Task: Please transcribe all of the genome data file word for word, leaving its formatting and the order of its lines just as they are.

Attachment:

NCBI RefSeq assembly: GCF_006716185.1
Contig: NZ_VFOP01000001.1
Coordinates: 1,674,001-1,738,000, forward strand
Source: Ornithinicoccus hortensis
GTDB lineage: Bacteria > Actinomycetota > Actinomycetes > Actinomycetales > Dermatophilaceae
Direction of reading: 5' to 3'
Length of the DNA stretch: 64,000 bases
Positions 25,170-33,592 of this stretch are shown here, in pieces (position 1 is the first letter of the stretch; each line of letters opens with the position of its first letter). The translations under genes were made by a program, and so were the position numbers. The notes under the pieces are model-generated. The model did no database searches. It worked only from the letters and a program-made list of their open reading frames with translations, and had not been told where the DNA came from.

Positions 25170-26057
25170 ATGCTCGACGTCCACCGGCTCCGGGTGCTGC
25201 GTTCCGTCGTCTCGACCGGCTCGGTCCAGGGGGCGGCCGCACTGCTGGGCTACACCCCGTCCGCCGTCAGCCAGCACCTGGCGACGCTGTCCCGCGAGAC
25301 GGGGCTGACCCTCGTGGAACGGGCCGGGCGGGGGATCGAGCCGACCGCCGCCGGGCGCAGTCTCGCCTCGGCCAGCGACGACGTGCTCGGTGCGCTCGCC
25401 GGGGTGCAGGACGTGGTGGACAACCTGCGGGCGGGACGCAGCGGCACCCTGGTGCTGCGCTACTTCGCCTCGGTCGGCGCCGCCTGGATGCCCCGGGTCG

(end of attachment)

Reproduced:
NCBI RefSeq assembly: GCF_006716185.1
Contig: NZ_VFOP01000001.1
Coordinates: 1,674,001-1,738,000, forward strand
Source: Ornithinicoccus hortensis
GTDB lineage: Bacteria > Actinomycetota > Actinomycetes > Actinomycetales > Dermatophilaceae
Direction of reading: 5' to 3'
Length of the DNA stretch: 64,000 bases
Positions 25,170-33,592 of this stretch are shown here, in pieces (position 1 is the first letter of the stretch; each line of letters opens with the position of its first letter). The translations under genes were made by a program, and so were the position numbers. The notes under the pieces are model-generated. The model did no database searches. It worked only from the letters and a program-made list of their open reading frames with translations, and had not been told where the DNA came from.

Positions 25170-26057
25170 ATGCTCGACGTCCACCGGCTCCGGGTGCTGC
25201 GTTCCGTCGTCTCGACCGGCTCGGTCCAGGGGGCGGCCGCACTGCTGGGCTACACCCCGTCCGCCGTCAGCCAGCACCTGGCGACGCTGTCCCGCGAGAC
25301 GGGGCTGACCCTCGTGGAACGGGCCGGGCGGGGGATCGAGCCGACCGCCGCCGGGCGCAGTCTCGCCTCGGCCAGCGACGACGTGCTCGGTGCGCTCGCC
25401 GGGGTGCAGGACGTGGTGGACAACCTGCGGGCGGGACGCAGCGGCACCCTGGTGCTGCGCTACTTCGCCTCGGTCGGCGCCGCCTGGATGCCCCGGGTCG